Because the symptoms of Irritable Bowel Syndrome (IBS) vary greatly between people, it appears that IBS may be positively or negatively affected by the consumption of erythritol, depending on which IBS symptoms are already present. One scientific review points out that while sugar alcohols like erythritol are linked to IBS symptoms like increased diarrhea and flatulence, sugar alcohols may also work as an effective treatment of other IBS symptoms like constipation.5
Some people who have tried erythritol report that it induces headaches. If the headaches are indeed caused by erythritol, it’s possible that they’re a result of hypoxemia—low blood oxygen levels—stemming from an erythritol allergy.
One scientific review of erythritol research points out that there were a few cases in which erythritol was found to be an allergen. Side effects included coughing, edema, wheezing, urticaria (skin irritation, itching, and rash), and hypoxemia (low blood oxygen levels). The researchers point out that allergic reactions for erythritol are extremely rare.5
Erythritol vs. Stevia vs. Xylitol
Erythritol vs. Stevia: Like erythritol, stevia is a zero-calorie sweetener. However, stevia is made from a natural herb, while erythritol is made from fermented sugars. In terms of taste, stevia is about 10 times sweeter than sucrose, while erythritol offers about 60-80% the sweetness of sucrose.1 Some studies suggest that high intensity sweeteners (those that are much sweeter than sugar) may have negative health impacts. While stevia is included in this group, erythritol is not.2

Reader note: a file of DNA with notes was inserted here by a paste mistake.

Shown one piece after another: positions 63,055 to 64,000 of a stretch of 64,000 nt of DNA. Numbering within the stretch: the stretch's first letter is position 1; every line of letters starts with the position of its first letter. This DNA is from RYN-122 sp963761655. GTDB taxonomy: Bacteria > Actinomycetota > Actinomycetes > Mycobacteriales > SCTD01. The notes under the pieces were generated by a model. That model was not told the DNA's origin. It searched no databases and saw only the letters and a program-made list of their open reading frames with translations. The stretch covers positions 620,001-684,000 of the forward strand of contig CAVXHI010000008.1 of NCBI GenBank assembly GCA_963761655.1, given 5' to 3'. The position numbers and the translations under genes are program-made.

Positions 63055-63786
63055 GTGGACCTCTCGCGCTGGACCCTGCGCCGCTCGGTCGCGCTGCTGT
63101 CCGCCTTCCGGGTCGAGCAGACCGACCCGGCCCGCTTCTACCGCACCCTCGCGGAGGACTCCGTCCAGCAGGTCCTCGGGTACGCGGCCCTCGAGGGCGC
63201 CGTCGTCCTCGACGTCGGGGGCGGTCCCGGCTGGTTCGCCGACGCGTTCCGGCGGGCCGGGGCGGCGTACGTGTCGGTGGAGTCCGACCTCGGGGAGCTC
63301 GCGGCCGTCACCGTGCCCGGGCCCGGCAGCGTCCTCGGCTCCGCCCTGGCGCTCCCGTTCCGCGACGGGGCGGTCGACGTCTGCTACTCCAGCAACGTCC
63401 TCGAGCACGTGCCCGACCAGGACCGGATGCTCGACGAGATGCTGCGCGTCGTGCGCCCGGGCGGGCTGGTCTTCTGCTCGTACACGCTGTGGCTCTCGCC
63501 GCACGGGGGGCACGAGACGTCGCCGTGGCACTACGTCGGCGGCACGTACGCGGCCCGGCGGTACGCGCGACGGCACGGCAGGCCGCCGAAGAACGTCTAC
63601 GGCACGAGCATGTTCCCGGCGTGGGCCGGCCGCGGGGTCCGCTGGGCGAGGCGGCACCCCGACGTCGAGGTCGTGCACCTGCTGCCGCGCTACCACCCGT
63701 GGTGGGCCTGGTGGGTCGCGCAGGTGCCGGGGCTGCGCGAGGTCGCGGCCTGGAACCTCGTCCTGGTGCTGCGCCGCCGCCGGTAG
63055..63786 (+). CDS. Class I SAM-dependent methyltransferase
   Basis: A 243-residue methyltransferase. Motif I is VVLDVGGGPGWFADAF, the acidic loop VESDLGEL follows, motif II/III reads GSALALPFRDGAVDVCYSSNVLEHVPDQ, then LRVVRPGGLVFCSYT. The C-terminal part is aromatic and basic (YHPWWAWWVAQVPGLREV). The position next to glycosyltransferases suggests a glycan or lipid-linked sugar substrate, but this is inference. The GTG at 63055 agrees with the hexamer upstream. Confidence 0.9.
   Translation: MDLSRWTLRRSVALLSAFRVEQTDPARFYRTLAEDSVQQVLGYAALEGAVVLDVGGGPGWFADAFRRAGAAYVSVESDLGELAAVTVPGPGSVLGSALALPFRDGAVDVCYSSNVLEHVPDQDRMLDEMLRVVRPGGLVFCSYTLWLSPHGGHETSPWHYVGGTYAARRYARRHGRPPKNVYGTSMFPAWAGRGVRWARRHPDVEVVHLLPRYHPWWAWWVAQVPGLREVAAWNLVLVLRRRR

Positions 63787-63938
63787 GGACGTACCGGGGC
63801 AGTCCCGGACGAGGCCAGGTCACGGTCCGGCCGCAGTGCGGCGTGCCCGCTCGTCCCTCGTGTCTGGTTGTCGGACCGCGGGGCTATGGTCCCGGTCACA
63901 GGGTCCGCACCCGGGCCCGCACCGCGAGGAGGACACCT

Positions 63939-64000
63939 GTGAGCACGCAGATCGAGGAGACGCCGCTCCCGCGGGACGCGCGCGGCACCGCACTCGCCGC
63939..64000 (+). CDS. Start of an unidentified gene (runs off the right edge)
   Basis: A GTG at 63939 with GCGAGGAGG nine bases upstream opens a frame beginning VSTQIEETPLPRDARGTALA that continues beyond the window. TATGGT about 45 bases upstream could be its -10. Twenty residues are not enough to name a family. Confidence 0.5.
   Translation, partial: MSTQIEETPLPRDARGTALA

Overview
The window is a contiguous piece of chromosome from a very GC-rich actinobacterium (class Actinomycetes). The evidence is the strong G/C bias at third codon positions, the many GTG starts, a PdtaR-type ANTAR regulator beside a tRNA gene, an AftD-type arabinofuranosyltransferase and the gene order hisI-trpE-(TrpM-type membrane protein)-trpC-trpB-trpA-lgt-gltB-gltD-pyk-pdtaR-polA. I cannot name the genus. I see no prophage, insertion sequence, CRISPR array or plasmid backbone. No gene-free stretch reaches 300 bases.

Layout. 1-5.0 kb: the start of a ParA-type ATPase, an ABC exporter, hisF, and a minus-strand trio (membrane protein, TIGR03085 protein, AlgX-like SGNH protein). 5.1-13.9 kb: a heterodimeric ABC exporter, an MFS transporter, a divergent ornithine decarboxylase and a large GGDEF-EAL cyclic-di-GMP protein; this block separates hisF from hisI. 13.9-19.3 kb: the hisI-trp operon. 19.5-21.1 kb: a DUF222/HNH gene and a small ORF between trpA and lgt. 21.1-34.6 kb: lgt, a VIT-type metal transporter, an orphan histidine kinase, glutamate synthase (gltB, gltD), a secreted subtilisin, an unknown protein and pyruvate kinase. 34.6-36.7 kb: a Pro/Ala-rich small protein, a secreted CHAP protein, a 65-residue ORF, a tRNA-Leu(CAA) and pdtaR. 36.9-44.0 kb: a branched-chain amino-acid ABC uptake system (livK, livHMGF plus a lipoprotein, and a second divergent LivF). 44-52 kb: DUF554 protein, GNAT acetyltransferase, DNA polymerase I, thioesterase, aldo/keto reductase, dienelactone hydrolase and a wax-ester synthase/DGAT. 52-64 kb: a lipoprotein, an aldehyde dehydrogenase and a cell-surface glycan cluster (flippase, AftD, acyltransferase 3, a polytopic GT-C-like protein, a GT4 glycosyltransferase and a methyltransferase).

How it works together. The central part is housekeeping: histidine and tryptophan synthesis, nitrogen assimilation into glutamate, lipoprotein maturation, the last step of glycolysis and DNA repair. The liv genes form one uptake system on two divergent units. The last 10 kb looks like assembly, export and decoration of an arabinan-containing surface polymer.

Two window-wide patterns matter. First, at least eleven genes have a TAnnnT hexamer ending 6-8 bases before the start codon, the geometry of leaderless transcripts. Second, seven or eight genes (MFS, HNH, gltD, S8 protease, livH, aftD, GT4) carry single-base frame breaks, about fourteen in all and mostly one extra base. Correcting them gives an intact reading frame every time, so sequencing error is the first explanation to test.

Erythritol vs Xylitol: Like erythritol, xylitol is a polyol, or sugar alcohol. However, xylitol is not considered a proper erythritol substitute. While erythritol is zero-calorie, xylitol contains 9.6 calories per teaspoon. Studies show that the dose of erythritol that doesn’t cause side effects is higher than other polyols like xylitol. There is also evidence that erythritol doesn’t contribute to tooth decay, which is not the case for xylitol. A savvy shopper will also notice that Xylitol sweeteners generally cost much less than erythritol sweeteners.2
Benefits of Erythritol
The benefits of erythritol include:
1. Acceptable for a ketogenic diet
2. Beneficial for those trying to combat candida
3. Appropriate sugar substitute for diabetics
4. Considered safe for pregnant women
5. Free of Gluten
Like other artificial sweeteners, erythritol may have beneficial effects for people with preexisting metabolic conditions, like diabetes, when acting as a sugar substitute. Keep in mind that while it does have benefits, the erythritol benefits listed below are not necessarily compelling enough to promote erythritol as a healthy and nutritious part of your diet.
Because it is low-carb (roughly 4g carbohydrates in 1 teaspoon), erythritol is generally considered a good option as an alternative sweetener for a ketogenic diet, and it is commonly used in low-carb cooking.
A person on the candida diet must avoid sugar in general. Therefore, some dieters question whether they can consume erythritol and other polyols because of their apparent association with sugar as sugar alcohols. If you’re trying to starve the candida, erythritol (and other sugar alcohols) are acceptable—your body doesn’t recognize these sugar alcohols as sugars, and erythritol especially is absorbed and excreted very quickly, making it an essentially zero-calorie sweetener.2
Erythritol: Diabetes Safe?